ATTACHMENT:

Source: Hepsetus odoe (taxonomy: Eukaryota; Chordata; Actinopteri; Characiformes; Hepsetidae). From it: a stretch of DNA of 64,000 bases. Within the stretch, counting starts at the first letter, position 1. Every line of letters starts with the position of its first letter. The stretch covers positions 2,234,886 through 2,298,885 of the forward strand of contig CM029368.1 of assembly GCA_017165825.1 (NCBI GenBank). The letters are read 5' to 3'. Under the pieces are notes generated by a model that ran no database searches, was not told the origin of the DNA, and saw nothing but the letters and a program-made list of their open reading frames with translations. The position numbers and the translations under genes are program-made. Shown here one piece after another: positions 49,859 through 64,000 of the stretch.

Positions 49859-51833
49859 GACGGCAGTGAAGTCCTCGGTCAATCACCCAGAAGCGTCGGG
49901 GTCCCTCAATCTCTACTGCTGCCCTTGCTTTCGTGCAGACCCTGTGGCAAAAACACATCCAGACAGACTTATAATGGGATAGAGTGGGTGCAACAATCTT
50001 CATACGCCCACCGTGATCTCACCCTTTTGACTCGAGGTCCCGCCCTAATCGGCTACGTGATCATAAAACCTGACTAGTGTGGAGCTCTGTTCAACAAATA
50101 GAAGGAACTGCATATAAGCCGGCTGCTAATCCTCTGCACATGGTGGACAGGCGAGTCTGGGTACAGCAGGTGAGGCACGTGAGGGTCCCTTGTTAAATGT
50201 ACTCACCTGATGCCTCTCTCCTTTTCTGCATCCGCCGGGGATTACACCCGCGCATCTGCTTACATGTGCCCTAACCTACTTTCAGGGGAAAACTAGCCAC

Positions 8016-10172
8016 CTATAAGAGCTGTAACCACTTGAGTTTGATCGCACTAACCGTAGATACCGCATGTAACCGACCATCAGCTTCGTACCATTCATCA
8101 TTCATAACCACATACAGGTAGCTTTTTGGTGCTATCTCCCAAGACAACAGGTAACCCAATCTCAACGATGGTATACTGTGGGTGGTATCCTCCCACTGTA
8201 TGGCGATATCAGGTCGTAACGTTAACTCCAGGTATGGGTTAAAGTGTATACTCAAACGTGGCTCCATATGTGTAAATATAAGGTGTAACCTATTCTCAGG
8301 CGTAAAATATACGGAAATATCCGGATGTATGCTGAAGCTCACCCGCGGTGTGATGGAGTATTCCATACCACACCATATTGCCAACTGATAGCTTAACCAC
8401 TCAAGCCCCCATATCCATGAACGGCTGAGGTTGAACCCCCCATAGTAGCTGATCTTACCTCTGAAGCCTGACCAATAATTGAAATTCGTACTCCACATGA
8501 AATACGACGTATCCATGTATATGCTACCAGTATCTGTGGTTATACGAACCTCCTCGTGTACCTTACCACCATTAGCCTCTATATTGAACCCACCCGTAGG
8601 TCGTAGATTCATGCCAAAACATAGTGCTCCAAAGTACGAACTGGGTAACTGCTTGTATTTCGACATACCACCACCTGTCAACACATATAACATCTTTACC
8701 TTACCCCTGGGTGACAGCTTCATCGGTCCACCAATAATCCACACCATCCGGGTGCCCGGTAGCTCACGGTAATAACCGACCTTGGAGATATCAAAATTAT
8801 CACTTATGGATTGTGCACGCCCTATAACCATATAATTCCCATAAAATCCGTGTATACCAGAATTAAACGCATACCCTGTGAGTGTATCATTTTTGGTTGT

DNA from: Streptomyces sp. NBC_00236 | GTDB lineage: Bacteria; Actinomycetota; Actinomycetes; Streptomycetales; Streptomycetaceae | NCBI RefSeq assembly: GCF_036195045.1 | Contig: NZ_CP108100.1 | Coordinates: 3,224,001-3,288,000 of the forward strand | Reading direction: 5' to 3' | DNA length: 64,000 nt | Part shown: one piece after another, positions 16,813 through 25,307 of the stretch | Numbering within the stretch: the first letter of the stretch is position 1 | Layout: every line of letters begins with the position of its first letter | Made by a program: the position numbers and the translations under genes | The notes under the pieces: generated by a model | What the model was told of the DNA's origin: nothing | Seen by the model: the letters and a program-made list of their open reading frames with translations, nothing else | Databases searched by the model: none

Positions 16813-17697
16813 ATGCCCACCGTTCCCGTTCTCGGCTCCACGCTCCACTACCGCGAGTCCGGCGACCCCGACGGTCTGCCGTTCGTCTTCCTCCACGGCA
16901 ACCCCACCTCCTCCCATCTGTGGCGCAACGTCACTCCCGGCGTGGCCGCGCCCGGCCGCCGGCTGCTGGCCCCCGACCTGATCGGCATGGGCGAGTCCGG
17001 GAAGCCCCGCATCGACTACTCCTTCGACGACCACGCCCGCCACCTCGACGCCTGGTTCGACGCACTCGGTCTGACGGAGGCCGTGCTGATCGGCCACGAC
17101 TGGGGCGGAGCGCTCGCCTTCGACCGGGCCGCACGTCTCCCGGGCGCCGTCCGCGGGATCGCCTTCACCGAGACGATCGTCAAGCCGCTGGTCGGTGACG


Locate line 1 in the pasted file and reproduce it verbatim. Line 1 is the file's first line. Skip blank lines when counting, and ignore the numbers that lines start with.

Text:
Source: Hepsetus odoe (taxonomy: Eukaryota; Chordata; Actinopteri; Characiformes; Hepsetidae). From it: a stretch of DNA of 64,000 bases. Within the stretch, counting starts at the first letter, position 1. Every line of letters starts with the position of its first letter. The stretch covers positions 2,234,886 through 2,298,885 of the forward strand of contig CM029368.1 of assembly GCA_017165825.1 (NCBI GenBank). The letters are read 5' to 3'. Under the pieces are notes generated by a model that ran no database searches, was not told the origin of the DNA, and saw nothing but the letters and a program-made list of their open reading frames with translations. The position numbers and the translations under genes are program-made. Shown here one piece after another: positions 49,859 through 64,000 of the stretch.